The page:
3155.0 Physical Activity in Urban Environments

Monday, November 5, 2007: 10:30 AM
Increasing physical activity is an important way to improve the health of individuals and communities, but can be difficult to achieve in urban environments. This session reviews current research and interventions aimed at improving and increasing physical activity among urban communities. Specifically, presentations discuss whether self-reported reasons for use of an urban multi-use trail were associated with physical activity, the use of CBPR to support and track the effects of changes in the built environment on physical activity and dietary practices, identifying necessary infrastructure supports to enhance the work of urban recreational centers, and identifying ways to make physical activity more enjoyable for urban adolescents.
Session Objectives: At the end of the session, the participant will be able to: (1) Discuss how a multilevel intervention design can incorporate enhancements to both the physical environment and the social environment to promote physical activity; (2) Describe different activities that can be implemented to promote physical activity using greenways; (3) Identify potential supports that may assist recreation centers in providing better programs that address physical activity for the low income residents; (4) Describe the ways that walking maps can be used to increase physical activity among low-income minority urban residents.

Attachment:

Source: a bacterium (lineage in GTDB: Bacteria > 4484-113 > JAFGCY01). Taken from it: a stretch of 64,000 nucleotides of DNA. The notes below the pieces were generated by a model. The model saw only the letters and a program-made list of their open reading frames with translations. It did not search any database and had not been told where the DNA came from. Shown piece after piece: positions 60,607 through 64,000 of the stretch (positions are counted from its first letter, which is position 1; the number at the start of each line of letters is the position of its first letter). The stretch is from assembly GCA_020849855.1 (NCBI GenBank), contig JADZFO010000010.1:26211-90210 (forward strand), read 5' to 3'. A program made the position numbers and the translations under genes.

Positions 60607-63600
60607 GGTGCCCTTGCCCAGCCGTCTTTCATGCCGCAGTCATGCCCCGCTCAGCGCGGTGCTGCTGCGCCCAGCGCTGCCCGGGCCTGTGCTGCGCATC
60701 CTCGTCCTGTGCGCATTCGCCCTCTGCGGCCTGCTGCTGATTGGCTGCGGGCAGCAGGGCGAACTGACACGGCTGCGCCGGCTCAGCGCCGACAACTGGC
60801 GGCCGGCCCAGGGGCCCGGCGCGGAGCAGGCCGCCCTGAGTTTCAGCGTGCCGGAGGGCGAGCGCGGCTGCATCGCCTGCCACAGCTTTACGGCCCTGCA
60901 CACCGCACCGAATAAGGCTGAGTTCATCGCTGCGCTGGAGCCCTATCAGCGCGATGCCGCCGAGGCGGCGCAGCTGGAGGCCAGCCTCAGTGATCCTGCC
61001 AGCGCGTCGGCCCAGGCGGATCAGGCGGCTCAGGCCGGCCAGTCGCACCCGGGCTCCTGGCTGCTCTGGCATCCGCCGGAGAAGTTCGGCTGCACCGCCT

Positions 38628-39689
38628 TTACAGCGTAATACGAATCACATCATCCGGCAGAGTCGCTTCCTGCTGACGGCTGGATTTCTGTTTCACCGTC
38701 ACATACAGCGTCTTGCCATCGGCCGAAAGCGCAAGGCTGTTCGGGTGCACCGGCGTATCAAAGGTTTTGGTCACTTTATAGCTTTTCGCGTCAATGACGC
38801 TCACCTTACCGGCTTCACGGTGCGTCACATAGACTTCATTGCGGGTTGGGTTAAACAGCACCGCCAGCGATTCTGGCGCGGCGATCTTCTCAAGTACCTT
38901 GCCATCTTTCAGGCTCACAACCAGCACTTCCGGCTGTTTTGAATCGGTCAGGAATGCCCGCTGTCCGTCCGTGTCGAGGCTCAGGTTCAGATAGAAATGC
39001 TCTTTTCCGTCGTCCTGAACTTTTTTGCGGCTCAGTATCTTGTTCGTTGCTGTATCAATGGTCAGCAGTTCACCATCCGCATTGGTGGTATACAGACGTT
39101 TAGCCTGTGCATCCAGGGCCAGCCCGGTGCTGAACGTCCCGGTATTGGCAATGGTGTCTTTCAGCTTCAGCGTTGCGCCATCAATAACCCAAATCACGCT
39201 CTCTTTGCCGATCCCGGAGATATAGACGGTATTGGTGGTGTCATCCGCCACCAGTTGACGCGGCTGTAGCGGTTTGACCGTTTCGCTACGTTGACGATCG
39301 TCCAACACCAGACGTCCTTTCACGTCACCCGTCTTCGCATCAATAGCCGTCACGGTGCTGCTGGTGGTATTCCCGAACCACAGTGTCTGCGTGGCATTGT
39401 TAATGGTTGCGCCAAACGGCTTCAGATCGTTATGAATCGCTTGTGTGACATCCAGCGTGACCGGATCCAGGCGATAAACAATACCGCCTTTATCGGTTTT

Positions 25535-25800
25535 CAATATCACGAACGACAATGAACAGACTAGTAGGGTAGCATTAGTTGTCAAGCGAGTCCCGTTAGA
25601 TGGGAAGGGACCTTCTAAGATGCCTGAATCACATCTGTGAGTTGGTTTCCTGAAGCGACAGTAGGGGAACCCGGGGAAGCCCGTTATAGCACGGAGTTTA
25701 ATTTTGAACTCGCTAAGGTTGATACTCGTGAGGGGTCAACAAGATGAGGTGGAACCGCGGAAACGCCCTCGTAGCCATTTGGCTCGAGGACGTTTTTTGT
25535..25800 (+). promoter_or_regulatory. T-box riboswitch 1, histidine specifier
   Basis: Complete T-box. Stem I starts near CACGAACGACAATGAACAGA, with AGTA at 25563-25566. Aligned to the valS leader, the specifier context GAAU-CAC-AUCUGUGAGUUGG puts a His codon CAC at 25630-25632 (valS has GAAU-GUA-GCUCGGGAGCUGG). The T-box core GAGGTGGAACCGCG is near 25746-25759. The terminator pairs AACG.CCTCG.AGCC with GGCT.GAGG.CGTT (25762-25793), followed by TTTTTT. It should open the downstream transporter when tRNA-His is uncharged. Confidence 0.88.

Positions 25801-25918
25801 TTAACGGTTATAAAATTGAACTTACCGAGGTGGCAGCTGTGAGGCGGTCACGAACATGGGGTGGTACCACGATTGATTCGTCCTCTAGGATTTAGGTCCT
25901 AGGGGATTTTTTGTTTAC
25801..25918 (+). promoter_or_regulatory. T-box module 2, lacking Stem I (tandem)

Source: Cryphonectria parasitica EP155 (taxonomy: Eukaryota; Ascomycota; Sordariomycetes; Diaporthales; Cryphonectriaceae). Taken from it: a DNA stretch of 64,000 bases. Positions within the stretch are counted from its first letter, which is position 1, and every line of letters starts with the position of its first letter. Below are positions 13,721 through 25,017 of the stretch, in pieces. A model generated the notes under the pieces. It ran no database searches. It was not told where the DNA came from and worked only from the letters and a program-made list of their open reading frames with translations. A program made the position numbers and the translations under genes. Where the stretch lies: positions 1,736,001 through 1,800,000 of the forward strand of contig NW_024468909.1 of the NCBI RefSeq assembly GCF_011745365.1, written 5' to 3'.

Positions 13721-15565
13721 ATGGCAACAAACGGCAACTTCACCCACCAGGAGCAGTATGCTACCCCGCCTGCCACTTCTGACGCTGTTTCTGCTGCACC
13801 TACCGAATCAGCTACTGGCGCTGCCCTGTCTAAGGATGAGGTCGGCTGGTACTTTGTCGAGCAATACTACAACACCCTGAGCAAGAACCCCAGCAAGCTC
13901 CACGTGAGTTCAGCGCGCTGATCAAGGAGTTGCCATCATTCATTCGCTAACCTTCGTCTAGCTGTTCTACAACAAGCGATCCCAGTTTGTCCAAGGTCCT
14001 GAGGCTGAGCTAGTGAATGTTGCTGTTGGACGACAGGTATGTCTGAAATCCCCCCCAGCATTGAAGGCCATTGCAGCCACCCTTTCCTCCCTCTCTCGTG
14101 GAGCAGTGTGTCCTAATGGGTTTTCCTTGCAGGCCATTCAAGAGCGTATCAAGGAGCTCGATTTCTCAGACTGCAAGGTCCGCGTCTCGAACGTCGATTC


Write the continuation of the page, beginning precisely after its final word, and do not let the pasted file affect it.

Theresa Bryd, DrpH

10:30 AM
Reasons for urban trail use predict trail-related physical activity
Genevieve Fridlund Dunton, PhD, MPH, Kim D. Reynolds, PhD, Donna Spruij-Metz, PhD, Jennifer Wolch, PhD, Chih-Ping Chou, PhD, Michael Jerrett, PhD, Jason Byrne, PhD and Susan Weaver, MA, MPI
10:45 AM
If we build it: Promoting greenway use to increase physical activity - The Lean and Green in Motown project
Amy J. Schulz, PhD, Sheryl Weir, MPH, Deedee D. Varick, MPH, Barbara A. Israel, DrPH, Cindy Gamboa, Sonya Grant Pierson, MSW and Henry Guthard, BSc, BArch
11:00 AM
Benefits and Challenges of Parks and Recreation in a Low Income Urban Community: An assessment of health initiatives in Southwest Baltimore
Jynnifer Phillips, Payam Sheikhattari, MD, MPH, Bolanle Awosemusi, Kyle K. K. Esdaille, MPH, Sian A. Goldson, MPH and Yvonne L. Bronner, ScD
11:15 AM
GIS walking maps to promote physical activity in low-income public housing communities
Lorna H. McNeill, PhD, MPH, Karen M. Emmons, PhD and Pamela D. Waterman, MPH
11:30 AM
What makes physical activity fun for urban adolescents? Listening to youth and opening Pandora's Box
Amanda S. Birnbaum, PhD, MPH, Tracy R. Nichols, PhD, Sara Birnel and Madhuvanti Mahadeo, DrPH

See individual abstracts for presenting author's disclosure statement and author's information.

Organized by: Public Health Education and Health Promotion

CE Credits: CME, Health Education (CHES), Nursing